All-time favorite authors

toptentuesday2

Top Ten Tuesday is a meme hosted at the Broke and the Bookish blog. Each week a different topic is introduced and it is fun to see what everyone writes each week.Check out their blog for more information.

This week I’m choosing my ten all-time favorite authors–a very difficult task!

I limited my authors to:

  • I’ve read more than one of their books
  • I’ve read their books for longer than 10 years
  • Influential in the kind of books I read

The authors who influence my science fiction and fantasy reading

All authors I read as a young adult; my love for science fiction and fantasy is because of them:

1. Madeline L’EngleA Wrinkle in Time is the favorite book I’ve read by Ms. L’Engle. I loved reading about the Murry family in A Wrinkle in Time and I read more books about the Murry family and the Austin family after that. I love the way she wrote about families. And I’ve read some of her adult books–especially The Crosswick Journals.

2. Andre Norton–I read lots of her books when I was a teenager–especially the Witch World series and the Time Trader series.

3. Robert Heinlein–I read all of Robert Heinlein’s juveniles as a teenager as well as most of his other books through the years (e.g., Stranger in a Strange Land and The Moon is a Harsh Mistress).

4. Anne McCaffrey–I love the Pern books which I also read as a young adult. They might be the first books about dragons I read. They fueled my imagination!

The mystery author influences

I also read lots of mysteries as a young adult. These authors dominated that mystery reading.

5. Agatha Christie–I’ve read nearly all the Agatha Christie books. The Hercule Poirot books are my favorites.

6. Dick Francis–a former steeplechase jockey turned mystery author. I read his books as a teenager and for years afterward.

7. Tony Hillerman–wrote mysteries about the Navajo Indians which feature Lt. Joe Leaphorn and/or Sgt. Jim Chee of the Navajo Tribal Police.Β  I love the mysteries and reading about the Navajo Indians and the Southwest.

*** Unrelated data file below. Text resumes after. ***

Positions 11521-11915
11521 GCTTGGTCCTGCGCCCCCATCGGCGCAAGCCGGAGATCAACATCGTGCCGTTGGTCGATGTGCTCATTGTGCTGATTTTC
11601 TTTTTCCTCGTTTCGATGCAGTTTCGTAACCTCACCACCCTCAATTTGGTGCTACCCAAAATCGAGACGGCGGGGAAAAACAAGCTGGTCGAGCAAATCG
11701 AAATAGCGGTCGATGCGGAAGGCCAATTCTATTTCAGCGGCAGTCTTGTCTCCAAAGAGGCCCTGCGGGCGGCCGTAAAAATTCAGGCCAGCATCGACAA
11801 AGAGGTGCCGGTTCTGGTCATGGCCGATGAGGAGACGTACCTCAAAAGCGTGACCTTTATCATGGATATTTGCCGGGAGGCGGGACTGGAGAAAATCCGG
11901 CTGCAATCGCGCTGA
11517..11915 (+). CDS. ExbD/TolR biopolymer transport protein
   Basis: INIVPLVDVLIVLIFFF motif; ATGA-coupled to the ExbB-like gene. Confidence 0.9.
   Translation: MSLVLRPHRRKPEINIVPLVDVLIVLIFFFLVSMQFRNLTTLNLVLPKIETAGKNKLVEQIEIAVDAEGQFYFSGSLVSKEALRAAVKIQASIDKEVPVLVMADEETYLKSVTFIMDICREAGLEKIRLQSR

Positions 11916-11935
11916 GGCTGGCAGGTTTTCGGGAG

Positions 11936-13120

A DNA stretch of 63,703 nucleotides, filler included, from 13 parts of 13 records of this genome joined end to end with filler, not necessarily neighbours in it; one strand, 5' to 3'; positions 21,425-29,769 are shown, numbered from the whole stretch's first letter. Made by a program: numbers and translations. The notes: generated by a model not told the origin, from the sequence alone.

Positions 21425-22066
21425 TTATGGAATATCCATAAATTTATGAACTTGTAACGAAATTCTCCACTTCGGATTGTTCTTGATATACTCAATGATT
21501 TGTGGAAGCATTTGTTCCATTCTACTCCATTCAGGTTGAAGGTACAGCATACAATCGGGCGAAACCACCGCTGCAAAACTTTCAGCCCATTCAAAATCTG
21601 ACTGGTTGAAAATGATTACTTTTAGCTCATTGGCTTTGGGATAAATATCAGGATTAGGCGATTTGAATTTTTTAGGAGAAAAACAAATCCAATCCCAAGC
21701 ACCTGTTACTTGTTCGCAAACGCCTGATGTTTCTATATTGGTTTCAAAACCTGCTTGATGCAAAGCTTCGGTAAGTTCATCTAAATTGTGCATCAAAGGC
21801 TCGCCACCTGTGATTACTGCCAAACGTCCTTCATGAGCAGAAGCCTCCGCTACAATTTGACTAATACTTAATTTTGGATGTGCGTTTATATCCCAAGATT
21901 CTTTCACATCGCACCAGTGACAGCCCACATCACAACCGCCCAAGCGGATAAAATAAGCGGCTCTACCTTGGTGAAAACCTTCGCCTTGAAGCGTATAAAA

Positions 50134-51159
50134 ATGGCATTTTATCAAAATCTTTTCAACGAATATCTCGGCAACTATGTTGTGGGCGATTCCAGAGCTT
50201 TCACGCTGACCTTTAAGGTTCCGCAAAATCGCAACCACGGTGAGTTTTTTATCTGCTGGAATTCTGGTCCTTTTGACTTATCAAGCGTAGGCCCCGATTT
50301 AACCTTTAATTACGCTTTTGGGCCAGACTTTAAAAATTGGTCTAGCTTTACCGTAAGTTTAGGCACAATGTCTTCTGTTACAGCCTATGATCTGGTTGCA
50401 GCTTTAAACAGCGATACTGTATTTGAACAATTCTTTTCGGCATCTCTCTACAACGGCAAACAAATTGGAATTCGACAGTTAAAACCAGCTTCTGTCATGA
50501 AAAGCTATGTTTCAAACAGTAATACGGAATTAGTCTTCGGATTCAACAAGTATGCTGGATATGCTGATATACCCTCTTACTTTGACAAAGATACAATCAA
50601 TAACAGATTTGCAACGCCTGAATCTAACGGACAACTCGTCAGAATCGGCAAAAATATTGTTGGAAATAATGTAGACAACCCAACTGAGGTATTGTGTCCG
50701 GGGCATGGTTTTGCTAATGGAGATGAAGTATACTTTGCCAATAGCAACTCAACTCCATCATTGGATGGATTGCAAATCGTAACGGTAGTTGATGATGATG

Urban fantasy authors

When authors started writing urban fantasy I was on board and I’ve read lots of them in the last 15+ years, but these are the two authors I love and always come back to.

8. Patricia Briggs–I started reading Patricia Briggs’ books before she started her Mercy Thompson books. The first books I read by Ms. Briggs were fantasy beginning with Dragon Bones. I really liked the fantasy books, but I knew Patricia Briggs was an author I’d read for years after I read Moon Called, the first Mercy Thompson book.

9. Ilona Andrews–They’ve only been publishing the Kate Daniels books since 2008 so they don’t quite fit my 10 years of reading, but I’ve read more than 10 books by them and love them all.

Romance author

I spent several years reading romance nonstop and very few fantasy, science fiction or mysteries. Now it’s the opposite–I’m reading very little romance, but Mary Balogh is still the romance author I’ll read both her new books and her older books.

10. Mary Balogh–my favorite romance author and the one I keep buying and reading today.

Who are your favorite authors?

Author: Jan